Did you know earthquakes can occur anywhere, but most quakes in this country happen in Alaska and California? Are you aware 45 states and territories in the United States are at risk of earthquakes? The most earthquake-prone areas include Charleston, South Carolina, eastern Massachusetts, St. Lawrence River area and central Mississippi River Valley. Tennessee is also considered a high-risk earthquake area.
Because so much of the country is at risk, we all should take part in the Great ShakeOut earthquake drill Thursday, October 17th, and join millions of people who will practice earthquake safety during the drill. The American Red Cross urges everyone to practice what to do if an earthquake occurs.
“The potential for seismic activity in East Tennessee pales in comparison to the potential for it on the western side of the state, where much stronger quakes occur in the New Madrid region,” said Joel Sullivan, Regional Executive for the American Red Cross of Tennessee. “Tennessee is deemed as one of the 16 states at highest risk for an earthquake, so it is important to take note, and be prepared if one hits the Volunteer State.”
Tennessee has recorded four “significant” earthquakes in the past 25 years, according to the U.S. Geological Survey. Two of them were this year. Tennessee had 301 quakes in 2018, the highest amount in the past 25 years, according to USGS data.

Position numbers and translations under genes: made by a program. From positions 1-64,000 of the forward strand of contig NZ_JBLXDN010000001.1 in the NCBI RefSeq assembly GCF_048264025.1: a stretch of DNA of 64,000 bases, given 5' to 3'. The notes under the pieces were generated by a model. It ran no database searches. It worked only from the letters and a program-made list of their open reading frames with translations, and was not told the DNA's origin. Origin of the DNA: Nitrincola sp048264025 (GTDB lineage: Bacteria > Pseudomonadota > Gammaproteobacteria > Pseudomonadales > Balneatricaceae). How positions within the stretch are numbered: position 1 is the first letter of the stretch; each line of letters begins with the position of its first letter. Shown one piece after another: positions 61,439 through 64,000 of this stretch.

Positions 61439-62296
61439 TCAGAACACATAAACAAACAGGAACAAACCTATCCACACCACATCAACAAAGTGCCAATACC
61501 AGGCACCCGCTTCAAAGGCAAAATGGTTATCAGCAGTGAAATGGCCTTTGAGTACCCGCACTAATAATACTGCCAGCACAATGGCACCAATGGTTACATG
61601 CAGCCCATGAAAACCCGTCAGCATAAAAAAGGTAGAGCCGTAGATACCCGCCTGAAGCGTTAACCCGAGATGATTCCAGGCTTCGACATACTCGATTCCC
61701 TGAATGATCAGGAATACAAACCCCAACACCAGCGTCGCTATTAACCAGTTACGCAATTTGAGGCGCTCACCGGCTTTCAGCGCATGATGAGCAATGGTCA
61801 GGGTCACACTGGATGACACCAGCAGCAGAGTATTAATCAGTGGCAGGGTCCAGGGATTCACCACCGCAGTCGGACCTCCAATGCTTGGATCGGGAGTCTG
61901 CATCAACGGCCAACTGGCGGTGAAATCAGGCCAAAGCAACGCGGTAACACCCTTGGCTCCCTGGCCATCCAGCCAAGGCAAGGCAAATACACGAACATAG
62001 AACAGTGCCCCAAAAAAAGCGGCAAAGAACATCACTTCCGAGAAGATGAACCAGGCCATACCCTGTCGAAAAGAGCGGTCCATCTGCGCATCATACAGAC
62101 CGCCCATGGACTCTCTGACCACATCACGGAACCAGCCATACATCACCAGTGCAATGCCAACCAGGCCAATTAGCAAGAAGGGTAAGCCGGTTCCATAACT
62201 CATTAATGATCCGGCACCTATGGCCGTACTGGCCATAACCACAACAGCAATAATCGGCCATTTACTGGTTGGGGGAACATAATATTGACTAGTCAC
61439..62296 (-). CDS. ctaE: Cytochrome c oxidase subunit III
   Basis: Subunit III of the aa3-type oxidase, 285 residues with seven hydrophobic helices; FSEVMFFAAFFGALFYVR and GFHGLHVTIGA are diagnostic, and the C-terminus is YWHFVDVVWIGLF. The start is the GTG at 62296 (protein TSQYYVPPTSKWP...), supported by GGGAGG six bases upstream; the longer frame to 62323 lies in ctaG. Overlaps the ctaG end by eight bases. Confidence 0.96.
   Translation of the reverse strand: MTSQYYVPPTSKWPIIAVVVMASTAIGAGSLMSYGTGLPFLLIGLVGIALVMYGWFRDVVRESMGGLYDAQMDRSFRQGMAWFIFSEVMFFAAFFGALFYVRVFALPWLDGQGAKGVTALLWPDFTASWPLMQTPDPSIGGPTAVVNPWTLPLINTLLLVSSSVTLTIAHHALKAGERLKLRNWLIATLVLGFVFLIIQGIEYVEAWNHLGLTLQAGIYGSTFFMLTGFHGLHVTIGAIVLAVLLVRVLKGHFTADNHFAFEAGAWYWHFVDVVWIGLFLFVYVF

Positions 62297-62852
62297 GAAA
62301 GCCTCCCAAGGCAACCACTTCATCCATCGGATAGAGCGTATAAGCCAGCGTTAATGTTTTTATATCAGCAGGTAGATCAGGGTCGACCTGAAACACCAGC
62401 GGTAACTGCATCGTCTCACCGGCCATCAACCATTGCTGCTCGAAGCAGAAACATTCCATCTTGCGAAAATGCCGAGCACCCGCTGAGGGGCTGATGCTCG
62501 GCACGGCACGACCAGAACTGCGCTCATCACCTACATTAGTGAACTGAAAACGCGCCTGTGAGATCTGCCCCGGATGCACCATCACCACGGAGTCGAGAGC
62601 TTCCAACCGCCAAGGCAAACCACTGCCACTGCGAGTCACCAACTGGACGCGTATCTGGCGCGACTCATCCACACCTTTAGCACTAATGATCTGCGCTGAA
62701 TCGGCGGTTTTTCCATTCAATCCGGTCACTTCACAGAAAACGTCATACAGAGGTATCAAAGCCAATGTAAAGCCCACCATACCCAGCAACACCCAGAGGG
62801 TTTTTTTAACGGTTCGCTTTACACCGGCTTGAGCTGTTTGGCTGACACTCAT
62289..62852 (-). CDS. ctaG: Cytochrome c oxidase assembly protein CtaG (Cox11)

Earthquakes strike suddenly, without warning and can occur at any time of the year, day or night. During an earthquake, do not try to move around. Drop, cover and hold on. Try to protect your head and torso. If you are sitting at a desk or table, get under it. Otherwise drop wherever you are. If you are in bed, stay there, curl up and hold on. Protect your head with a pillow. If you are inside, stay indoors until the shaking stops and you are sure it is safe to exit. When it is, use stairs rather than the elevator in case there are aftershocks, power outages or other damage. If you are outside, find a clear spot away from buildings, power lines, trees, streetlights and drop to the ground. Stay there until the shaking stops. If you are in a vehicle, pull over to a clear location and stop. Avoid bridges, overpasses and power lines if possible. Stay inside with your seatbelt fastened until the shaking stops. Then, drive carefully, avoiding bridges and ramps that may have been damaged. If you are in a mountainous area or near unstable slopes or cliffs, be alert for falling rocks and other debris. Landslides are often triggered by earthquakes.